Travel Club: Rotterdam
Discover one of Europe’s most modern cities with Victor Bijl!
A period of time.
The limits of a city or geographic area.
A great achievement.
To give a home to; to host.
Renovated and updated.
Dark and poorly lit.
Self-contained and independent.
Very small branches with leaves.
By Victor Bijl
When people think about the Netherlands, they picture wooden shoes and tulips, bicycle friendly towns and the art of the Dutch masters. There, two cities that stand out from the rest: Amsterdam and Rotterdam.
Of course, Amsterdam you have heard of; it’s the city everybody desires to travel to. It’s one of the most visited cities in the world, famous for its versatile attractions such as the Red Light District, Madame Tussauds, the canals and the increasingly unique pot cafes. Amsterdam; famous for the saying “I AmSterdam”, priding itself on its soccer team “Ajax”.
Don’t get me wrong; it’s a beautiful city. Its architecture timeless and its center, of course, very popular.
My guess is that you have probably never heard of Rotterdam, and if you had, it wouldn’t be much. Which is a real pity, because Rotterdam is the best city the country has to offer. Being able to call myself a Rotterdammer is quite the honor, in my eyes. I will tell you why.
Rotterdam is one of a kind, and a lot of things at once. To start with, it’s very multicultural; it had major race issues and had to face many obstacles while moving into the age of immigration, but things have changed a lot since then! Rotterdam has had a Muslim mayor since 2009, Mayor Ahmed Aboutaleb, and is home to 170 different nationalities, all 630.000 people living together.
This isn’t the only way Rotterdam has progressed; it has grown to be an architectural wonderland.
In 1940, the German Luftwaffe bombed the city, almost completely destroying it. But Rotterdam didn’t sit and wait for someone to fix it; it was rebuilt over the span of decades. And what a city it has been transformed into! Architects were invited to push the boundaries of architecture and modernize the city. The effects of the Second World War left the Dutch port city in ruins after heavy bombing, but now the city is unrecognizable, surpassing its former glory.
I’ll give you an example: In October 2014, the Markthall was officially opened by queen Maxima Zorreguieta. This landmark has radically changed architecture as a whole. See, this isn’t just a place to shop. Aside from being an indoor market, it hosts 4,600 square meter of shopping space, 1,600 square meter of restaurants and a parking garage for more than 1,000 cars! And that’s not all! 228 apartments were built into the market. One of the astonishing facts about this great feat of architecture is how the walls were built. The plates against said wall were designed to minimize sound travelling up and down the horse-shoe shaped building. The artwork on the wall, created by Arno Coenen and Iris Roskam, is 11,000 square meters – that’s the size of two football fields.
Other landmarks? The 139 meter high, 803 meter long Erasmus Bridge, also known as ‘the swan’. The Cube Houses; yellow, cube shaped houses designed to look like a forest. The free outdoor art galleries. The area literally known as the ‘Cool district’, a vibrant cityscape, harbouring many innovative startups in a city that actively motivates entrepreneurs to start a business.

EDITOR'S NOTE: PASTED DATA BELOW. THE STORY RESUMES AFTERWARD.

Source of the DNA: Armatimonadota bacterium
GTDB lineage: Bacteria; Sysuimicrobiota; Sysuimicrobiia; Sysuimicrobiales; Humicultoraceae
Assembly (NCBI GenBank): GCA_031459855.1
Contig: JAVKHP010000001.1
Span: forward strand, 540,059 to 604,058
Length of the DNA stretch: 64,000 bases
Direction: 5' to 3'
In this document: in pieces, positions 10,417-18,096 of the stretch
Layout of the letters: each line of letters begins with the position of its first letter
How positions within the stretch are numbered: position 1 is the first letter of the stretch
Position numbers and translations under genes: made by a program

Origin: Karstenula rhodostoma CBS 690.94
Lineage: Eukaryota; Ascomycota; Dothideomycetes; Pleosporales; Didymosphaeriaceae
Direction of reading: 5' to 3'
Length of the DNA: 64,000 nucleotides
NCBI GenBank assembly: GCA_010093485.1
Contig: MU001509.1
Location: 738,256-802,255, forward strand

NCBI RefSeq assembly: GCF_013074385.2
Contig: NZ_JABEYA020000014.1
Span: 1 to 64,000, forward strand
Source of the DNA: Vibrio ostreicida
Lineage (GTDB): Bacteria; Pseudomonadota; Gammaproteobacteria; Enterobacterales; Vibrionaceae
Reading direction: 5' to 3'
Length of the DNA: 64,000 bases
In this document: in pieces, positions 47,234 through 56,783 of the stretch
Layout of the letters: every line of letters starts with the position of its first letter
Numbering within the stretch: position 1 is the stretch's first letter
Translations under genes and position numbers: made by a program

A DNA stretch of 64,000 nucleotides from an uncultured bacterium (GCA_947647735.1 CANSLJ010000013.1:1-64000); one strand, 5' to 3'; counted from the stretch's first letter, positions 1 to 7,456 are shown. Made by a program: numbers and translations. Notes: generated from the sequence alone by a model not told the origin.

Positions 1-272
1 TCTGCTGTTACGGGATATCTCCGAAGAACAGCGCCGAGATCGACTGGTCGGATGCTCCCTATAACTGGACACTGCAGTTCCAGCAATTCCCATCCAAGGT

And the red light district in Rotterdam? The ‘Katendrecht” district? It has been completely revamped to house an initiative dubbed ‘Fenix Food Factory’. It is a closed down warehouse now selling local foods and drinks, which was transformed from a gloomy place to a venue hosting live jazz sessions on Fridays and Sundays.
Maybe the best thing about Rotterdam is that it’s Dutch through and through, in every sense of the word. It is not only a tax-paradise for the wealthy—it’s an immigrant paradise. The ethnic diversity is shown in both the shops and on the street. For many a year the Dutch slogan has been “tolerance”. This means that if you need safety, you are safe. Another thing you will only find in Rotterdam, and nowhere else without paying a lot for a plane ticket, is the Surinamese restaurants. The delicious Surinamese Saoto Soup is but one of the many ready to go to quick-serve public demand.
Museums are everywhere. Rotterdam’s Museumpark has large, wide open green spaces which make the best of the sunny weather. Aside from the free outdoor art galleries, the museum Boijmans van Beuningen houses some of the world’s best artworks from the minds of Vincent van Gogh and Piet Mondrian and other amazing painters.
But there’s even more… Rotterdam is also the birthplace of gin. Specifically in Schiedam, which once was a standalone town but is now included as a stop on the Rotterdam subway. You can go to Schiedam to visit old distilleries and see where Ketel got its start. Known for its Vodka, it started as one of the world’s first gin distilleries. But don’t fret! You don’t have to leave the grandeur of Rotterdam as it has a whole gin and tonic thing happening. Forget about what may be happening in Barcelona and London, it is just better here because this is where gin comes from.
Do you need some extra convincing? Simply go down to the street called Witte de With, a club—bar—restaurant—hipster part of town which has impossible-to-miss outdoor art. While you’re at it, get a seat at The Ballroom, where they boast 50 different kinds of mixed drinks, prepared with house-made tonics, local gins, and garnishes from grapefruit to sprigs of rosemary. I can promise you this: you’ll never be able to drink the Schweppes version again. Once you visit Rotterdam, there is no other city in the Netherlands which will match up to it. Rotterdam; the 010; the ‘Geen woorden maar daden’ (no words, but actions).